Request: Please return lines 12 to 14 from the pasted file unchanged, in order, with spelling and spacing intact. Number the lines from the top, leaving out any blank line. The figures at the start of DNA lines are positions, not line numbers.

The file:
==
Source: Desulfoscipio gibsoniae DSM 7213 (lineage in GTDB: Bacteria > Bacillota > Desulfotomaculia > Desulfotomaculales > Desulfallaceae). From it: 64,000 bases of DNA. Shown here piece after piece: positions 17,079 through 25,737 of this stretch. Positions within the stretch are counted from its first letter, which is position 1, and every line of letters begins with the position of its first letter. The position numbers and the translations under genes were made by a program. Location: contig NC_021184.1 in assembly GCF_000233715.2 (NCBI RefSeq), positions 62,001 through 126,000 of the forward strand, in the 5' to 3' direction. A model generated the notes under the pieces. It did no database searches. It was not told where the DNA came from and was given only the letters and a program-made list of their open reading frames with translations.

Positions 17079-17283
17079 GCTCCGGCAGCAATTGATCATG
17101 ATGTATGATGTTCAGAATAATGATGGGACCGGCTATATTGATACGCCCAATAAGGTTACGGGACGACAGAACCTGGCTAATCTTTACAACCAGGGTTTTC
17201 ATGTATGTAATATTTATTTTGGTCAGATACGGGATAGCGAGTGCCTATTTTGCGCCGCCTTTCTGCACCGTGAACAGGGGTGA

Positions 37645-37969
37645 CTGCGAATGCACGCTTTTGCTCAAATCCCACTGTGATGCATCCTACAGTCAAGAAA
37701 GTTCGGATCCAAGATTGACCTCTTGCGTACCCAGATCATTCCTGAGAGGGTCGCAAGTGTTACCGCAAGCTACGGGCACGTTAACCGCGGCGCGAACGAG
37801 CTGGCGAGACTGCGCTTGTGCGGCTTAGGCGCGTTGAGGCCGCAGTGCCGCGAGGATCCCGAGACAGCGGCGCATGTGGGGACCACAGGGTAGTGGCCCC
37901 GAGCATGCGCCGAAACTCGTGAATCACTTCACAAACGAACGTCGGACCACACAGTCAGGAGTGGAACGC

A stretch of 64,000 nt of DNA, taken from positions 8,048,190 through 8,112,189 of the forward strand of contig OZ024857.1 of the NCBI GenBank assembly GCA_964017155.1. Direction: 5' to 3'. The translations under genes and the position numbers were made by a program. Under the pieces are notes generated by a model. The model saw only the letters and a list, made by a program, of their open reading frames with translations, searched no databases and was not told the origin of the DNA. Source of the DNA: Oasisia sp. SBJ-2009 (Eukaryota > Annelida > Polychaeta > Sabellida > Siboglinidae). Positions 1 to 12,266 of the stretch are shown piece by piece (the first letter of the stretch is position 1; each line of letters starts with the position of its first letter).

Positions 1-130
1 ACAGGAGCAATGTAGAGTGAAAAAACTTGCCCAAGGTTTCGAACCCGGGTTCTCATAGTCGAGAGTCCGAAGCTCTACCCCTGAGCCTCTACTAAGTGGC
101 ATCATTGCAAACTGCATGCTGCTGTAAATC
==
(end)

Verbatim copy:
Positions 1-130
1 ACAGGAGCAATGTAGAGTGAAAAAACTTGCCCAAGGTTTCGAACCCGGGTTCTCATAGTCGAGAGTCCGAAGCTCTACCCCTGAGCCTCTACTAAGTGGC
101 ATCATTGCAAACTGCATGCTGCTGTAAATC